“That probably could be addressed by programming the drone with a pre-determined landing spot,” says Toscano. ”It could default to a safe zone if something went wrong.”

And what about privacy? Drones, says Toscano, don’t pose a greater threat to privacy than any other extant technology with potential eavesdropping applications.

“The law is the critical factor here,” he insists. “The Fourth Amendment supports the expectation of privacy. If that’s violated by any means, it’s a crime, regardless of the technology responsible.”

More to the point, says Toscano, we have to give unmanned aircraft a little time and space to develop: we’re still at Drones 1.0.

“With any new technology, it’s the same story: crawl, walk, run,” Toscano says. ”What Bezos did was show what UVS technology would look like at a full run — but it’s important to remember, we’re really still crawling.”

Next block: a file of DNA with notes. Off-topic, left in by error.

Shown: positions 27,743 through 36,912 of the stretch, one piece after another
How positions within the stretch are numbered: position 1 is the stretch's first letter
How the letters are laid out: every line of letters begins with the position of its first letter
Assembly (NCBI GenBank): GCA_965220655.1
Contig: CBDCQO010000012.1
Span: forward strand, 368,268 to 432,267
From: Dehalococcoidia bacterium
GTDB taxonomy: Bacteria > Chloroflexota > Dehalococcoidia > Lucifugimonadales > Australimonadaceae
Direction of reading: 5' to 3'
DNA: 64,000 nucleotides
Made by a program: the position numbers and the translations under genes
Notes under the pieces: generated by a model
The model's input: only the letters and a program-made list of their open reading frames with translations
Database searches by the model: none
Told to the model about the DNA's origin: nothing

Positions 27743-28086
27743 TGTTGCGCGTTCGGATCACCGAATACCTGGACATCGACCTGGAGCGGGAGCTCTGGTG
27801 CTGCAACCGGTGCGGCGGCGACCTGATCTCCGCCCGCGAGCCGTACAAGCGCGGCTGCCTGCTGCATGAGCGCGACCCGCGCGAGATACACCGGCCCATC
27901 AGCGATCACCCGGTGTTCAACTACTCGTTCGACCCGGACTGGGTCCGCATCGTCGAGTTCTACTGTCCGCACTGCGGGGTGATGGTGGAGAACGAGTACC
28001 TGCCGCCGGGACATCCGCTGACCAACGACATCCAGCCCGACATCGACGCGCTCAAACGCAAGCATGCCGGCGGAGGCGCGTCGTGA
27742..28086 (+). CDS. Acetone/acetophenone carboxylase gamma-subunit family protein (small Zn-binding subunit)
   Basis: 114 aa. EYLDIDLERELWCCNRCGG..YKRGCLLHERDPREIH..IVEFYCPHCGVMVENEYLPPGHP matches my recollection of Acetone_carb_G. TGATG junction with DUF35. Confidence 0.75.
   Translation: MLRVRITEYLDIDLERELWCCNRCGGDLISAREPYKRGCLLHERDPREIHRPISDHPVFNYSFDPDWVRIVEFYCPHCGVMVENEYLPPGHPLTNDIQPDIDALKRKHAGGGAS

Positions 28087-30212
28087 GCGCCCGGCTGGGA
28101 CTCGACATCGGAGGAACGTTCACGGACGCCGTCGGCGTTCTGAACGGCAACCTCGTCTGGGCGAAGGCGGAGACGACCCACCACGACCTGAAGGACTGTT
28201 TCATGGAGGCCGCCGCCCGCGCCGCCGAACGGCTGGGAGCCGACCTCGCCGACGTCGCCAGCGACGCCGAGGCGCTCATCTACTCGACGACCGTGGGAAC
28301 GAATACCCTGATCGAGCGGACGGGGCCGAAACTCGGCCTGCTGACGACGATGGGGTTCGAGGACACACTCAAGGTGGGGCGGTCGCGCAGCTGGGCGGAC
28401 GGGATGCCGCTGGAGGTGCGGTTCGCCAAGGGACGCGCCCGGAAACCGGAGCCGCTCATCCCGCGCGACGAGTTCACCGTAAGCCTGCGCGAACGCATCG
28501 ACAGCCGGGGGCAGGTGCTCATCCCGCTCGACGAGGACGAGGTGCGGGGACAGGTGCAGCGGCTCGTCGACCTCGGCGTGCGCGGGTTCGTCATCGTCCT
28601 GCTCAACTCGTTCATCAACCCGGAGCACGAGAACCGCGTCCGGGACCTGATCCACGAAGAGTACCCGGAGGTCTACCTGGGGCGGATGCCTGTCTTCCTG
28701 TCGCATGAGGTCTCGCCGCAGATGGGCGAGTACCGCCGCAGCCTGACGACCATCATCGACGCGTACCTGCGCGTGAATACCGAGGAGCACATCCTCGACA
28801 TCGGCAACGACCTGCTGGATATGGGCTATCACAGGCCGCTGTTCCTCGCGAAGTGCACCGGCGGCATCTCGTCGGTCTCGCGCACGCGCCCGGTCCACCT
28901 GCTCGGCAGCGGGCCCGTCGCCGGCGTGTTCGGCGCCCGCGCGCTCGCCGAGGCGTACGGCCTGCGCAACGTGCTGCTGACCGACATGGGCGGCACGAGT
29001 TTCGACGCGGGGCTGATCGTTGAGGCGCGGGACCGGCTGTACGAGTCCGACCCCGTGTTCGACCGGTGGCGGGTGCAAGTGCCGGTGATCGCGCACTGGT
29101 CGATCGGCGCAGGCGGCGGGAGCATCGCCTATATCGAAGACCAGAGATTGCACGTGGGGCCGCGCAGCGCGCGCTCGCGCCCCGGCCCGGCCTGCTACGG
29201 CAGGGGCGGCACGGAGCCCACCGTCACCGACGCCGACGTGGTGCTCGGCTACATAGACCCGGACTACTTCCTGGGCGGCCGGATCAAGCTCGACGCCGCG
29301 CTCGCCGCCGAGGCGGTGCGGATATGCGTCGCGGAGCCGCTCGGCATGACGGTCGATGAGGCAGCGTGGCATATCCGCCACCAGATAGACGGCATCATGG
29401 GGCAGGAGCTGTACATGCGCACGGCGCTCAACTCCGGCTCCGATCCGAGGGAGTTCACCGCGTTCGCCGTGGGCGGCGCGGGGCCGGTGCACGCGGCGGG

To get drones up on their hind legs and sprinting — or soaring — they’re going to need a helping hand from the FAA. And things aren’t going swimmingly there, says attorney Schulman.

“They recently issued a road map on the probable form of the new rules,” Schulman says, “and frankly, it’s discouraging. It suggests the regulations are going to be pretty burdensome, particularly for the smaller UAVs, which are the kind best suited for civilian uses. If that’s how things work out, it will have a major chilling effect on the industry.”

January 29 2014

Four short links: 29 January 2014

  1. Bounce Explorer — throwable sensor (video, CO2, etc) for first responders.